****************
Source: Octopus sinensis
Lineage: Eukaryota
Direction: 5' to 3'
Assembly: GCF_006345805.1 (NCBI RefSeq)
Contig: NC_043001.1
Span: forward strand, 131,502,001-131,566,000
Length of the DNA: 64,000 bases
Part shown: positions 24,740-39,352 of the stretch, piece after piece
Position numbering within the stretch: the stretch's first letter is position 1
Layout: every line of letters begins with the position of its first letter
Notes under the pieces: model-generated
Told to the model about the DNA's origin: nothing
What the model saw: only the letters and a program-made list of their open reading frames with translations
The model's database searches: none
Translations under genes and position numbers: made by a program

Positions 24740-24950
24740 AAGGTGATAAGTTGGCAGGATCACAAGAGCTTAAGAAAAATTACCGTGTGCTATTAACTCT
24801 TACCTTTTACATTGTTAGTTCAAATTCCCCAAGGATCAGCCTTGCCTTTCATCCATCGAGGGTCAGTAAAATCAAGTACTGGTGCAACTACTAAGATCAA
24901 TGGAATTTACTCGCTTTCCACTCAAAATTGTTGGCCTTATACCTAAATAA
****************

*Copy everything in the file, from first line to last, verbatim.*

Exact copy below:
Source: Octopus sinensis
Lineage: Eukaryota
Direction: 5' to 3'
Assembly: GCF_006345805.1 (NCBI RefSeq)
Contig: NC_043001.1
Span: forward strand, 131,502,001-131,566,000
Length of the DNA: 64,000 bases
Part shown: positions 24,740-39,352 of the stretch, piece after piece
Position numbering within the stretch: the stretch's first letter is position 1
Layout: every line of letters begins with the position of its first letter
Notes under the pieces: model-generated
Told to the model about the DNA's origin: nothing
What the model saw: only the letters and a program-made list of their open reading frames with translations
The model's database searches: none
Translations under genes and position numbers: made by a program

Positions 24740-24950
24740 AAGGTGATAAGTTGGCAGGATCACAAGAGCTTAAGAAAAATTACCGTGTGCTATTAACTCT
24801 TACCTTTTACATTGTTAGTTCAAATTCCCCAAGGATCAGCCTTGCCTTTCATCCATCGAGGGTCAGTAAAATCAAGTACTGGTGCAACTACTAAGATCAA
24901 TGGAATTTACTCGCTTTCCACTCAAAATTGTTGGCCTTATACCTAAATAA